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Real Estate Angel

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  • | 6:53 a.m. January 25, 2013
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Raymond Sandelli has been a fixture in Florida's commercial real estate field since he took over the Tampa office of the CB Richard Ellis office in 1995.

Six years later, starting in 2001, Sandelli was running the firm's entire Florida operations during the boom years. “I caught it when it was on fire,” he says.

Now, Sandelli is returning to more entrepreneurial roots as the managing partner of CRE Consultants in Fort Myers. He says it reminds him of the early days of CB Richard Ellis, when the firm was smaller and less corporate. “It's the way it used to be,” says Sandelli.

Sandelli recently moved from Tampa to Bonita Springs and will oversee CRE Consultants' day-to-day operations at its offices in Fort Myers, Naples and Stuart.

“We're going to look at some expansion,” Sandelli says, noting that Sarasota looks attractive. “Beyond that I won't exclude anything,” he says.

For now, though, Sandelli is focused on growing existing business. “Our goal is to continue to sharpen our skills here,” he says.

Sandelli says Florida's geography is ideal for growing international trade and attracting companies from around the globe. “We're like a big dock that sits in the Gulf of Mexico,” he says.

A keen observer of Florida's economy, Sandelli says there's been more residential activity in Southwest Florida than any other part of the state. “I think we're through the toughest times,” he says.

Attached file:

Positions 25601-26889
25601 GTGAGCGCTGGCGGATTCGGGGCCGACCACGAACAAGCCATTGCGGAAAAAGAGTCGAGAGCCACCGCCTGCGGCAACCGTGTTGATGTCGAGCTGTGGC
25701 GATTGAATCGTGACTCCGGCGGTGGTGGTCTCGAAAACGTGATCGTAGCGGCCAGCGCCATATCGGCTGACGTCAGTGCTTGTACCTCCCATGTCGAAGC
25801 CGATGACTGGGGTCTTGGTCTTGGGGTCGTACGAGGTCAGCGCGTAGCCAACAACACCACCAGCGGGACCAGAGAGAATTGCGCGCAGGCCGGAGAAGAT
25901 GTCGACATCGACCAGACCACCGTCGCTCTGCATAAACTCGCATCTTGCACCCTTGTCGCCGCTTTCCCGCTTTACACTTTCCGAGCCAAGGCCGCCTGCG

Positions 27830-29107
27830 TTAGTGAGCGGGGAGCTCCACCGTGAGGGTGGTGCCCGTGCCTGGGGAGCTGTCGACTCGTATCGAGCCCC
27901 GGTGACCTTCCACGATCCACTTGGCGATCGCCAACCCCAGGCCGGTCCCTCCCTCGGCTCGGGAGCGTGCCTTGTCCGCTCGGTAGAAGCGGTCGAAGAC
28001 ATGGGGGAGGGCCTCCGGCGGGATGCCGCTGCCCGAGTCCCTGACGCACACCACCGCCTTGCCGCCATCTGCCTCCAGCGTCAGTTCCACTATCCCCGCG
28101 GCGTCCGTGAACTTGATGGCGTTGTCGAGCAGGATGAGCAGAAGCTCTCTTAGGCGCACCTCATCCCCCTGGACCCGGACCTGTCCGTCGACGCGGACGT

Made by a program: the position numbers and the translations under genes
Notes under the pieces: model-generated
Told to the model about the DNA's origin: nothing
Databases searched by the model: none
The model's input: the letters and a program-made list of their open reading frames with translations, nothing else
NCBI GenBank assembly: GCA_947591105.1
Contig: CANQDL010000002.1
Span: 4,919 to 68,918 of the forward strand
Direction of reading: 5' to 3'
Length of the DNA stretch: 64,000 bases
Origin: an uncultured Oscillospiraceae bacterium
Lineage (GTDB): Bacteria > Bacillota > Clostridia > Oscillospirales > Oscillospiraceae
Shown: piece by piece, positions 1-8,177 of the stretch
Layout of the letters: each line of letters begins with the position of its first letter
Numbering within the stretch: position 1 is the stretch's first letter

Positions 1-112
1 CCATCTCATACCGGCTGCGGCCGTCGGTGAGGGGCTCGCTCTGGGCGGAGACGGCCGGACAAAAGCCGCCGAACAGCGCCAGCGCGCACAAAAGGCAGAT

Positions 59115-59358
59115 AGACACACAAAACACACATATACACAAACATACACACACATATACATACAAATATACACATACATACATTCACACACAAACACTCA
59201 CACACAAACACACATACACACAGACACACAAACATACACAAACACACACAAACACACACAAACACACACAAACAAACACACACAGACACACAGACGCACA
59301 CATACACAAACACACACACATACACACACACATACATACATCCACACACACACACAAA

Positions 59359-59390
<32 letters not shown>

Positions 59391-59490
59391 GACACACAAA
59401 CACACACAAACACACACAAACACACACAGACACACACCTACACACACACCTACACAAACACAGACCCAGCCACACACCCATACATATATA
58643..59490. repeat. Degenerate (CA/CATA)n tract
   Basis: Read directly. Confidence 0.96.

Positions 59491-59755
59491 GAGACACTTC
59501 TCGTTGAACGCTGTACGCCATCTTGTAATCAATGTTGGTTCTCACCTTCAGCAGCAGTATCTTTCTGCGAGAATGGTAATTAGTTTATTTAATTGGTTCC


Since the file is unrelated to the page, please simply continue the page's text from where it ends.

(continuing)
While there's continued economic and political uncertainty, commercial real estate is likely to follow residential growth. For example, industrial buildings that cater to the construction trades could see declining vacancies as new-home construction increases. “If this thing starts accelerating, there will be a scramble for that,” he says.

If the economy improves materially, it will take time for developers to build new buildings. “That existing inventory [of space] will dry up,” Sandelli says. “You could see values increase fairly rapidly.”

Besides leading CB Richard Ellis (now CBRE) during the boom, Sandelli oversaw the firm's recovery and restructuring services, helping clients manage problem assets during the bust. “To me it's really fascinating work,” says Sandelli. “You really have to think.”

Sandelli says the appeal of joining CRE Consultants is that it's an entrepreneurial organization where its founders can make decisions quickly. By contrast, CBRE is the world's largest commercial real estate firm and is publicly traded.

Sandelli, 65, took last summer off after leaving CBRE in February. “I went to the beach every day,” he chuckles. But, he concedes, “I was getting pretty bored. I missed the relationships and the mental stimulation of working through problems.”

That's when Larry Foster of CRE Consultants called. Sandelli and Foster are longtime friends and alumni of CB Richard Ellis. “It was energizing,” Sandelli says. “You can get lazy pretty quickly.”

Besides the entrepreneurial nature of the commercial real estate business, Sandelli says he recognizes some of the same traits he found while flying for the U.S. Navy. “They come to work with no [safety] net, based on their belief that they can make it,” Sandelli says.

Sandelli flew A6 Intruder attack aircraft in two deployments aboard aircraft carriers, became a flight instructor and was a member of the Blue Angels demonstration team in the 1977 to 1978 season.


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